<<making amends, give back or ‘make good’>>
Aren’t you glad Jesus came to restore us to God?
interested in repentance than punishment (Rom 5:12-19, 8:1-4). Jesus came to restore us back into relationship with God, and return to us what had been forfeited. This involved destroying the works of the devil, and proclaiming freedom for the prisoners and recovery of sight for the blind – that is, for sinners (Lk 4:18,19; Jn 3:16; 1 Jn 3:8).
In the OT God promised to restore or give back what had been lost or destroyed if the people turned back to Him (Joel 2:13,25). He is a God who doesn’t change and so if we repent He will draw near to us because He desires fellowship with us (2 Chr 7:14; Lam 3:40; Mal 3:6,7; Jas 4:7,8). David prayed, “cleanse me from sin I have done against you and restore unto me the joy of your salvation” (Ps 51:2,4,12). Restoration follows confession as Peter discovered (Jn 21:15-18). After the very severe tests that God allow Job to be subjected to, he received back double what had been taken from him (Job 42:10).
We are accountable for our actions and there are always consequences that need to be addressed when inappropriate actions have taken place – this is the principle of cause and effect. All forms of government, from God down through the various delegated authorities of national leadership to church, school, employment and even family structure, have in place discipline structures in the form of laws or rules that aim to bring a correction in the behaviour of the offender.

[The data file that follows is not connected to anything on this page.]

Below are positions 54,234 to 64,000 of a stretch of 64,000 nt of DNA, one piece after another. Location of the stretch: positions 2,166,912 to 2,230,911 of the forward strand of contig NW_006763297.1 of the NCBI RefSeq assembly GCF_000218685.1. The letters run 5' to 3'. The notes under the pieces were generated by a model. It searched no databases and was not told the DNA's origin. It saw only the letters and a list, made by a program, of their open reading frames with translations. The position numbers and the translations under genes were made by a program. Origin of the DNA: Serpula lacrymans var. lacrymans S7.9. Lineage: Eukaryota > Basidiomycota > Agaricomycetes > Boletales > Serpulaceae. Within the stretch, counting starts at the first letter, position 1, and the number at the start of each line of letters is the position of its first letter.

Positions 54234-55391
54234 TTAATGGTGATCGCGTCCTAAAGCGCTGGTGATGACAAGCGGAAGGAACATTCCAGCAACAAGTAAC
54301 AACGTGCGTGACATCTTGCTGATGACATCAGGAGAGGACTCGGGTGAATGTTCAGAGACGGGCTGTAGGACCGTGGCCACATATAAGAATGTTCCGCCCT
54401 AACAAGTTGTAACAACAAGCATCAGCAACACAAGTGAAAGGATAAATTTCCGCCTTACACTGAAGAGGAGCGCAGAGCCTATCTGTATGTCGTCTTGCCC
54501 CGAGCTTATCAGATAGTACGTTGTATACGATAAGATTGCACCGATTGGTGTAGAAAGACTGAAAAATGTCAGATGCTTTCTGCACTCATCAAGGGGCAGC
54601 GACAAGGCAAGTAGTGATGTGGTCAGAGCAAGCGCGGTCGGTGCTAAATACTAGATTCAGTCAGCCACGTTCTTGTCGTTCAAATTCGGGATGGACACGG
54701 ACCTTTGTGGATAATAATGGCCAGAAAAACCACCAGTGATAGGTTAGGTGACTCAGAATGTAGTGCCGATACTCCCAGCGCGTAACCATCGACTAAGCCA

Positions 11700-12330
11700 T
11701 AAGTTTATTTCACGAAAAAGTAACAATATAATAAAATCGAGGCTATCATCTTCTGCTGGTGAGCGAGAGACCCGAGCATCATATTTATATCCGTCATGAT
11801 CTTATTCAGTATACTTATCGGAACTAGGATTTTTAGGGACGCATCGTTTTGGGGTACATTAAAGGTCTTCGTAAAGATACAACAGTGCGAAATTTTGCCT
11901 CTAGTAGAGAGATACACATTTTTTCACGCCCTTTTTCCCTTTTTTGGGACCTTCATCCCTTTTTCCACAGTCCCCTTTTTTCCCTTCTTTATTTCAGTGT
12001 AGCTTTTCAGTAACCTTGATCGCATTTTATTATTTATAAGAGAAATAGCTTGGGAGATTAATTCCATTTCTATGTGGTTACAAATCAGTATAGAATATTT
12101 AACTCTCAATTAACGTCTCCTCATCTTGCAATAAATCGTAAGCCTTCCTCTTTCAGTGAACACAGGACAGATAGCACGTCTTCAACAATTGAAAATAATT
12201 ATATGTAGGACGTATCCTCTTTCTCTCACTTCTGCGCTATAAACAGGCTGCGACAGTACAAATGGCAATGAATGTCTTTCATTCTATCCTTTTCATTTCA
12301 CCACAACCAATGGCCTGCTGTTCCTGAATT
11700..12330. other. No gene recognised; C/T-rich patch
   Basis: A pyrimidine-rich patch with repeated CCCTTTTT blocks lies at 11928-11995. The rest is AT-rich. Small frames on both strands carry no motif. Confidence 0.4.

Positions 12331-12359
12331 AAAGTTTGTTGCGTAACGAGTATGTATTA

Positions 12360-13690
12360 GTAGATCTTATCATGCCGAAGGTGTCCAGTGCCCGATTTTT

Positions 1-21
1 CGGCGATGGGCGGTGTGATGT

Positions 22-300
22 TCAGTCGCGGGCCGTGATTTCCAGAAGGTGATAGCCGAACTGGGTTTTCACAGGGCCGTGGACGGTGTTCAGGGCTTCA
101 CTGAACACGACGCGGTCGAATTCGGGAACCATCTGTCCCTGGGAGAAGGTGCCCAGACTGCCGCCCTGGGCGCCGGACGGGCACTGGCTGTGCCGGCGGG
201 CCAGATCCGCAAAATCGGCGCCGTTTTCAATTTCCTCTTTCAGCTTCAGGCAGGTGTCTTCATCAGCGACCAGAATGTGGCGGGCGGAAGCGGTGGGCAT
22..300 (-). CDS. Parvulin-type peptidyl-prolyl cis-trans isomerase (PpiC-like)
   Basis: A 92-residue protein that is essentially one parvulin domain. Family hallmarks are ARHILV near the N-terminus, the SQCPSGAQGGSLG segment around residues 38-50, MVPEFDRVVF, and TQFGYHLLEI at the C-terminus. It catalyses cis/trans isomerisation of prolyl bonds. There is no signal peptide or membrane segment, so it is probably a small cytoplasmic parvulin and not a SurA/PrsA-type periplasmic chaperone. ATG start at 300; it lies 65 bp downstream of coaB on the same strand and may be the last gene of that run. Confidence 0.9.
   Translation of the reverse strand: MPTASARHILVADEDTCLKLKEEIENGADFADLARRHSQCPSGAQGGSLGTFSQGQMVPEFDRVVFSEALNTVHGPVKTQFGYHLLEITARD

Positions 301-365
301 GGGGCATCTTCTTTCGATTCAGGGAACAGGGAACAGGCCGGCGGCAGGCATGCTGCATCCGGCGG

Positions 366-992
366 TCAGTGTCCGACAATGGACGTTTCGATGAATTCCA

The OT outlines different levels of restitution for different crimes against others. It states “Restitution must be made”, and in each case it was more than the initial item involved because the innocent victim was not to suffer or be disadvantaged because of the misconduct of the offender (Ex 22:1-15; Lev 6:1-6; Prov 6:31). In comparison, most of today’s laws just concentrate on punishing the offender, not dealing with their issues and with little or no compensation or restitution for the victim. As a result the offenders remain un-reformed, the victims unhealed and communities live in fear of repeat offending.
We should seek to restore any broken relationships that affect us personally. Besides, as His representatives we are to actively encourage this reconciliation between others, as well as between people and God (Mt 5:9; 2 Cor 5:18-20; Gal 6:1; Jas 5:19,20). We should also be proactive in restoring backsliders to the faith they once enjoyed (Jas 5:19,20).